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Profits with a Purpose

SPECIAL DELIVERY Volunteers bring boxes of shoes to children in need, in Los Angeles, California. ZACHARY BAKO

Businesses that give back are on the rise. So are their earnings.

Millions of kids go barefoot every day. On a trip to Argentina, entrepreneur Blake Mycoskie witnessed the difficulties they face. He decided to do something about it.

In 2006, he founded the company Toms Shoes. The business model was simple. For every pair of shoes Toms sold, the company would give a new pair to a child in need. So far, the footwear company has donated more than 75 million pairs of shoes.

Charitable companies like Toms Shoes are on the rise. Key to their success is a social mission. In business, this is called a “purpose.” That purpose might be to help the needy or to protect the Earth.

“The Number 1 trend we’ve seen over the last couple of years is a company’s focus on purpose,” says Daryl Brewster. He heads CECP, a partnership of 200 big companies. Its goal is to help companies develop a purpose and find success.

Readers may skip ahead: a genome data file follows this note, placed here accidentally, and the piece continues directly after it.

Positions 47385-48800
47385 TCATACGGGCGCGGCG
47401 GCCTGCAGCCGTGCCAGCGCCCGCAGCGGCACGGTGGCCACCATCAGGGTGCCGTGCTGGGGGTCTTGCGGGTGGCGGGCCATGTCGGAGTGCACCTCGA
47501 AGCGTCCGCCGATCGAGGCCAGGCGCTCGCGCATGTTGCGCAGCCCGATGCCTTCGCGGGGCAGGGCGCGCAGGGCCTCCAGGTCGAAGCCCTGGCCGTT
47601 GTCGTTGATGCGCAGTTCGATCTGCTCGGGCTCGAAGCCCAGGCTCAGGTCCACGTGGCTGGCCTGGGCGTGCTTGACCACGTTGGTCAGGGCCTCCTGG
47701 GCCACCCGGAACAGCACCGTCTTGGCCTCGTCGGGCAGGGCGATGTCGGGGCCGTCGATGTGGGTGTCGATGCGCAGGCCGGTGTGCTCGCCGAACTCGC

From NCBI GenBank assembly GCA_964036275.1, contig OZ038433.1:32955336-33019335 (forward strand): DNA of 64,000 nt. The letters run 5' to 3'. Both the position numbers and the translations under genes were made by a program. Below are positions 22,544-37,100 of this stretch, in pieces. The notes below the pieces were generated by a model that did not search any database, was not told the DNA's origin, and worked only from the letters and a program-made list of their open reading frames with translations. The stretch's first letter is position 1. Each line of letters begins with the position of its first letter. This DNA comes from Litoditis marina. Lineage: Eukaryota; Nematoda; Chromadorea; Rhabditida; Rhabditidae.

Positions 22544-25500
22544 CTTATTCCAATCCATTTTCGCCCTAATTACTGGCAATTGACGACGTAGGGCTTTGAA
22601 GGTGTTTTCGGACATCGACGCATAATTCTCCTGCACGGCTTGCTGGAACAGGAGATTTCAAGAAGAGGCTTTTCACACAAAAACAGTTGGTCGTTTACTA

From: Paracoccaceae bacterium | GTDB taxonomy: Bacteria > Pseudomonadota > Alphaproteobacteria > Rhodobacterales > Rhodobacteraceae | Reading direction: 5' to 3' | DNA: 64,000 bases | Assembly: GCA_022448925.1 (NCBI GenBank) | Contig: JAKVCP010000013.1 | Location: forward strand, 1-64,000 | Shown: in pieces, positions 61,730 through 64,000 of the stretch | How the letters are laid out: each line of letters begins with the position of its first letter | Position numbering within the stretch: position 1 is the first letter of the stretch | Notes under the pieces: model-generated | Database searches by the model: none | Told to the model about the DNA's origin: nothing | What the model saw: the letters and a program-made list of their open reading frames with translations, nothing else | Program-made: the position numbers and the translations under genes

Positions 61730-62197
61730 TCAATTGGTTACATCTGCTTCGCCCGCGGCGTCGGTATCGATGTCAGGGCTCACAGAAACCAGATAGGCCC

NEW SHOES A volunteer helps a little girl try on her new pair of Toms shoes


The Benefits of Giving

Companies that give back get all kinds of benefits. For one, people want to work for them. In 2016, Fortune magazine polled people ages 18 to 34. Two out of three said they would be more likely to work for a company that gives to charity.

A company’s philanthropy also encourages employees to care more. CECP has found that employee volunteerism has nearly doubled over the past eight years.

Passion and Profits

Doing good in the world helps company earnings, too. People will pay more for products they feel good about. Sales grew more than four times as much for Earth-friendly brands as for regular ones from 2014 to 2015, a study shows.

Compassionate companies can also look forward to future gains. The people a company helps one day may later become customers. Since 2007, eyeglass company Essilor has donated 500,000 pairs of eyeglasses to people in need. Those who receive free eyeglasses will likely buy a pair within the next few years. It’s a “wonderful return on investment,” says Brewster. —By Hayden Field